KYIV, Ukraine — Stick-wielding protesters and bombed out villages are the kind of images often associated with Ukraine these days. But there’s another trademark: wild parliamentary brawls.
The latest fight broke out Friday after a lawmaker from the ruling coalition attempted to forcibly remove Prime Minister Arseniy Yatsenyuk from the podium.
Yatsenyuk's party allies leapt to his defense and bum-rushed the attacker, Oleh Barna.
The incident quickly went viral and generated some seriously unfortunate memes, thanks to the peculiar way that Barna decided to grab Yatsenyuk — by the crotch.
Ukraine is definitely not the only country where it gets rough and rowdy in the legislature. But it does happen more often than it should.
Street brawls in parliament are common even though the former Soviet republic is struggling to adopt European Union-style social and political values. They often break out over controversial bills or during emotionally charged political speeches.
Prime Minister Yatsenyuk is deeply unpopular at the moment, and his opponents are fired up as ever.
Opposition legislators are calling for a no-confidence vote in Yatsenyuk and his cabinet amid stalled reforms and mounting allegations of corruption.
On Friday, Yatsenyuk was defending his embattled government’s record when Barna, a fierce critic of the prime minister, charged at him, handed him a bouquet of red flowers, and tried to haul him off.
Fighting is so common that Ukraine-watchers are hardly surprised anymore.
It is an embarrassment for this country.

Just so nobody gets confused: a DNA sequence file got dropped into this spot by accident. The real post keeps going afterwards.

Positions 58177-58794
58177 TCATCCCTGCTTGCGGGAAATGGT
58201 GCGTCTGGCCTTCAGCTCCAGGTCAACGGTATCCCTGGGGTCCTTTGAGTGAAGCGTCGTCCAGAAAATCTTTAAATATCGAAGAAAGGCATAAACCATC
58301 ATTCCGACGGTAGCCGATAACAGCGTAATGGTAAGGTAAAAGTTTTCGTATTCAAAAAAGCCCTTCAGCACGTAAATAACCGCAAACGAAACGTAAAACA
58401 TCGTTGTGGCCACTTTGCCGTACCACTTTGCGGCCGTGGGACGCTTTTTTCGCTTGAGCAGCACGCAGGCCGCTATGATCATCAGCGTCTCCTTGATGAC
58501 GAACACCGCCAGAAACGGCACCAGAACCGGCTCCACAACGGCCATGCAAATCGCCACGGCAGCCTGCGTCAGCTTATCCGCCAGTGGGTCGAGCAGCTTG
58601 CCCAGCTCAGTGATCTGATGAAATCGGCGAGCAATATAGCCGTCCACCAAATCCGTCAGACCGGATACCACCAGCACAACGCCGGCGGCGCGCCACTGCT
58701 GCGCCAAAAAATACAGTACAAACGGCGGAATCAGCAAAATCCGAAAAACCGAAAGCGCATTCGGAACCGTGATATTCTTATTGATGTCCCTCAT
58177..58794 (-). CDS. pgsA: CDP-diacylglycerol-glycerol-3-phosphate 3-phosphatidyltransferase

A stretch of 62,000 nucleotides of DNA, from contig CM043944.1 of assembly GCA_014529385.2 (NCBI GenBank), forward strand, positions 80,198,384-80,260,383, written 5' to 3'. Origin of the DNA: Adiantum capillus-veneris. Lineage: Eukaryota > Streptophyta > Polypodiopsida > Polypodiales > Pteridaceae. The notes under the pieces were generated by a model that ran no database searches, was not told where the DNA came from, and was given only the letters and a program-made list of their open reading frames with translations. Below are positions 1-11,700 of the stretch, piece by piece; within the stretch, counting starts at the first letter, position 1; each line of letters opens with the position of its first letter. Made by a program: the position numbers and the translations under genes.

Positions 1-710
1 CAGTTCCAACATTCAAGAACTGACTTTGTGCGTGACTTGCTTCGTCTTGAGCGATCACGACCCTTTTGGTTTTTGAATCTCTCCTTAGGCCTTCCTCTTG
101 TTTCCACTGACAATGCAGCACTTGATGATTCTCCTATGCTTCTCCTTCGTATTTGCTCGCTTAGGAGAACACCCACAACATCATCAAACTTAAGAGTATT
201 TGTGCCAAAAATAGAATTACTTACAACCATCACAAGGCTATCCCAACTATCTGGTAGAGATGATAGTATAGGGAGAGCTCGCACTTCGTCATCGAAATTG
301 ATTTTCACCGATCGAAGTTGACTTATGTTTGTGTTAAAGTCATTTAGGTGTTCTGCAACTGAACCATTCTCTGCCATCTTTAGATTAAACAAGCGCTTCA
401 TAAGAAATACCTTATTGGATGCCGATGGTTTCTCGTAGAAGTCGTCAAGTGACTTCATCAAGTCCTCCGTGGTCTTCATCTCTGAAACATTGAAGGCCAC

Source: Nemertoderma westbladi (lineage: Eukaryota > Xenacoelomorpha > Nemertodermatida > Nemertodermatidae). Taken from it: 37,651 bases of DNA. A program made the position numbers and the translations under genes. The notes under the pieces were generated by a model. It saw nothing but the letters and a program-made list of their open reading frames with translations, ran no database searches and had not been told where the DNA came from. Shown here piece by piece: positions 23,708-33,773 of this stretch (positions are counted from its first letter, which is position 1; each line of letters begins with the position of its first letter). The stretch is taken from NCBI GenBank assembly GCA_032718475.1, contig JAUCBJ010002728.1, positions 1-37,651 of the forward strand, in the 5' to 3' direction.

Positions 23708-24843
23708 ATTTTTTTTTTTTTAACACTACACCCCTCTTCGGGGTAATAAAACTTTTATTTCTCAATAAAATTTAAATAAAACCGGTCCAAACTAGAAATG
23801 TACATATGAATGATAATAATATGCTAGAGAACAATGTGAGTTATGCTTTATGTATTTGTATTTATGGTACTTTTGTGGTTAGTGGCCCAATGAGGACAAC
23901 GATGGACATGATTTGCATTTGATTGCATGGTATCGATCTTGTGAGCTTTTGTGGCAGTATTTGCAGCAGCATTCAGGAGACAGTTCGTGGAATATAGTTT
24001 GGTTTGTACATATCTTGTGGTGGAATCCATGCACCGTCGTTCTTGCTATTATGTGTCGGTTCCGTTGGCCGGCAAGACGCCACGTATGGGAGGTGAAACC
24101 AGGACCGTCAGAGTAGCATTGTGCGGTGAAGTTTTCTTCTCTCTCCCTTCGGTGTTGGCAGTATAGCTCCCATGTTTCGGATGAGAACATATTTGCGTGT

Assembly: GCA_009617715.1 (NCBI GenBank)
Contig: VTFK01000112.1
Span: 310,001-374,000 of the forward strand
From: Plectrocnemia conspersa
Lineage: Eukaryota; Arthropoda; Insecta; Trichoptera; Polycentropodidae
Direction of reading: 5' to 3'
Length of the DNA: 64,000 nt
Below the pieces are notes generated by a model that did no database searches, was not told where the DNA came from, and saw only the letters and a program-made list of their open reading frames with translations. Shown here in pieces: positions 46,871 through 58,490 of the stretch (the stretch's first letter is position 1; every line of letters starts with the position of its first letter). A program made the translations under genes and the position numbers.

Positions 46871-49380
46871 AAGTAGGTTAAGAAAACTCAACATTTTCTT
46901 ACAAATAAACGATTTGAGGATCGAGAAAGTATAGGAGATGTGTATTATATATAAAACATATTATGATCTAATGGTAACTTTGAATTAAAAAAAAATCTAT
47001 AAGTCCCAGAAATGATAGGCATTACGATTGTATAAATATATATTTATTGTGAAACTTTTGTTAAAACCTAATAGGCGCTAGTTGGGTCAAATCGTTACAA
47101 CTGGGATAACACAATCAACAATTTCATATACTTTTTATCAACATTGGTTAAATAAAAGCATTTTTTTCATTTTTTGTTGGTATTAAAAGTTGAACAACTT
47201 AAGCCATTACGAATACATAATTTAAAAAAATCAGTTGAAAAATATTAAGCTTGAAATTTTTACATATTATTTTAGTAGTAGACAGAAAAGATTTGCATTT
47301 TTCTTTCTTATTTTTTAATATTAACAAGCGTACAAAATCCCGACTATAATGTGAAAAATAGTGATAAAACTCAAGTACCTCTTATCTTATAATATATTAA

Earlier this week, United States Vice President Joe Biden came here to parliament to urge lawmakers to get serious about reform and live up to the ideals of last year’s pro-democracy revolution, which ousted an autocratic pro-Russian president.
“It may be your last moment,” he said in a powerful speech. “Please for the sake of the rest of us ... don’t waste it. Seize the opportunity. Build a better future for the people of Ukraine.”
Biden’s words were a response to the widespread corruption, faulty justice, and political immaturity critics here and in the West say are regular facets of life.
More from GlobalPost: Ukraine’s anti-corruption drive isn’t working
That’s why many Ukrainians saw Friday’s brawl as another sign their country just can’t shake its troubled past.
“You can expend as much effort as possible on PR, filming wonderful promotional videos, but when a member of the coalition commits such acts, nothing more needs to be done,” wrote Taras Berezovets, a political consultant in Kyiv. “Everything is already taken care of.”
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